By John J. Raspanti
Former two-division world champion Robert Guerrero is 32, considered young in just about every profession, except boxing.
Two years ago, he fought the then pound-for-pound king Floyd Mayweather in Las Vegas, NV.
The judges had Guerrero losing nine out of twelve rounds. The roughly three million dollars Guerrero pocketed likely helped to heal his wounds.
Thirteen months later, Guerrero tangled with Yoshihiro Kamegai at the Stubhub Center in Carson, Calif. Guerrero was expected to easily defeat Kamegai, but instead found himself in a war of attrition.
He won the fight by a unanimous decision, but the victory wasn’t enough to stifle the surprise at how difficult it was.
Guerrero took eight months off—before meeting WBA welterweight champion Keith Thurman last year. Thurman dominated, flooring him in Round nine, but Guerrero hung in like grim death.
Surprisingly, he returned to the ring three months later to face Aron Martinez. The fight was seen as a showcase match—positioning Guerrero for a big money bout later in the year. Instead he found himself on the canvas for the second straight match.
Behind on the judges’ scorecards, Guerrero dug deep and rallied to win.
No surprise, since Guerrero is a battler.
In 2010, he put his boxing career on the back burner to support his wife, Casey, as she battled leukemia. Since her recovery, Guerrero has confronted physical issues of his own, including a rotator cuff injury that forced him to the sidelines for 15 months.
Guerrero (33-3-1, 18 KOs) was hit by another emotional onslaught a week before the Martinez fight when his 29-year-old cousin Rachelle died.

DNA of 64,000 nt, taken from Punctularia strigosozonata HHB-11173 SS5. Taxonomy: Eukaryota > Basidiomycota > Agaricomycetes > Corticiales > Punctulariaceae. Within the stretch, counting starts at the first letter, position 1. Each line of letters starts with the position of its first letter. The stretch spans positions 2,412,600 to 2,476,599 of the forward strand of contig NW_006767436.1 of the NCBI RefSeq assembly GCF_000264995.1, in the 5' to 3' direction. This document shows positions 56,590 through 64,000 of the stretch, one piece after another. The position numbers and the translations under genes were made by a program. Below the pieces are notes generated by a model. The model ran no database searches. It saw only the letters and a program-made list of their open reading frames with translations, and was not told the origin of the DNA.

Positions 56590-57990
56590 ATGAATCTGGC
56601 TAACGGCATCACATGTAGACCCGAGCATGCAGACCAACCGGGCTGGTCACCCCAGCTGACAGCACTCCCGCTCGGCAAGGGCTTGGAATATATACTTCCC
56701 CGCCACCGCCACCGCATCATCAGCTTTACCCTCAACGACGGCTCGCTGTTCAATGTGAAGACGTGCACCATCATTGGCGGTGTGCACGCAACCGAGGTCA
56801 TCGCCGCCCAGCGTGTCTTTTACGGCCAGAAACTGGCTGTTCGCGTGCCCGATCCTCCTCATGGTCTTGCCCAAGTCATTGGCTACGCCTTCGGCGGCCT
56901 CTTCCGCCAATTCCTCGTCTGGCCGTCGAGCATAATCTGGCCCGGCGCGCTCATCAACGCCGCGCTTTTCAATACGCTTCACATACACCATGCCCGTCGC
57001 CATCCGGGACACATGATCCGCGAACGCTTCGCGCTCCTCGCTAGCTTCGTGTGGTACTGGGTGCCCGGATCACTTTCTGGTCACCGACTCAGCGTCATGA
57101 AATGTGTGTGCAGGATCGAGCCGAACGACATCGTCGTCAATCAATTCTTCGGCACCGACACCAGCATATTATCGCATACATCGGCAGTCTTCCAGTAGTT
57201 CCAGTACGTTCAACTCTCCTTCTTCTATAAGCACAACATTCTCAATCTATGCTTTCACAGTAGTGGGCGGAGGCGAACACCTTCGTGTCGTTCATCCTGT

“I know my last fight was a rough one, rougher than I made it to be,” Guerrero told LaTimes writer Lance Pugmire. “I wasn’t one hundred percent prepared, my mind wasn’t right.”
Soon, the whispers began.
Was he past his prime?
Guerrero wasn’t surprised.
“Just looking at my last fight, him catching me with a good shot and putting me down, people think, ‘He’s at the tail end, time for him to hang it up.”
Guerrero can prove the naysayers wrong if he defeats undefeated Danny Garcia January 23 at the Staples Center in Los Angeles. A win would add the WBA welterweight belt to his resume.
Garcia (31-0, 18 KOs) is aware of Guerrero’s accomplishments. He’s done pretty well himself. Since 2012, the former WBC and WBA super welterweight champion has defeated Amir Khan, Lucas Matthysse, Erik Morales twice, Zab Judah, and Lamont Peterson, but still his skills remain questionable. It didn’t help when he was paired against the much-smaller Rod Salka and an over-the-hill Paulie Malignaggi.
Once considered one of the more talented young fighters in the game, Garcia has seen his reputation take some direct hits. Some felt his wins over Peterson, and especially Mauricio Herrera, were early Christmas gifts.
Garcia, from Philadelphia, refuses to look back.
“I’ve got to worry about the task ahead,” Garcia said during a media conference call a few days ago. “It’s going to be an exciting year for boxing and right now I’m satisfied with where I’m going. Garcia moved up to the welterweight division (146 pounds—up from 140) to fight Malignaggi.
“To be honest with you, I feel a lot better,” said Garcia. “I’m happier now. When I fought at one forty, I was always mean while trying to cut weight. I was never in a good mood. I think that’s why a lot of times I would go in there and just fight.”
The 27-year-old Garcia, is anxious to face Guerrero. “I’m looking forward to it - I know he’s going to come ready, but we’re ready,” said Garcia. “I’ve prepared myself for a challenge every day, day in and day out. So I expect nothing but a great fight and a great performance by me." He boldly predicted how he expects to win.
“I’d like to say Danny Garcia wins by TKO in Round five,” said Garcia, who has a habit of speaking of himself in the third person.
When told that Garcia had forecast a knockout victory, Guerrero retorted,
“All I’ve got to say if that’s his prediction, come to do it,” Guerrero said. “Because, I’m coming to fight. I’m always up for that challenge and I love it because I know he’s coming to fight, too. If he’s coming to KO me in the fifth round, that means he’s coming to fight."
Look for a good fight—with the younger Garcia winning by decision.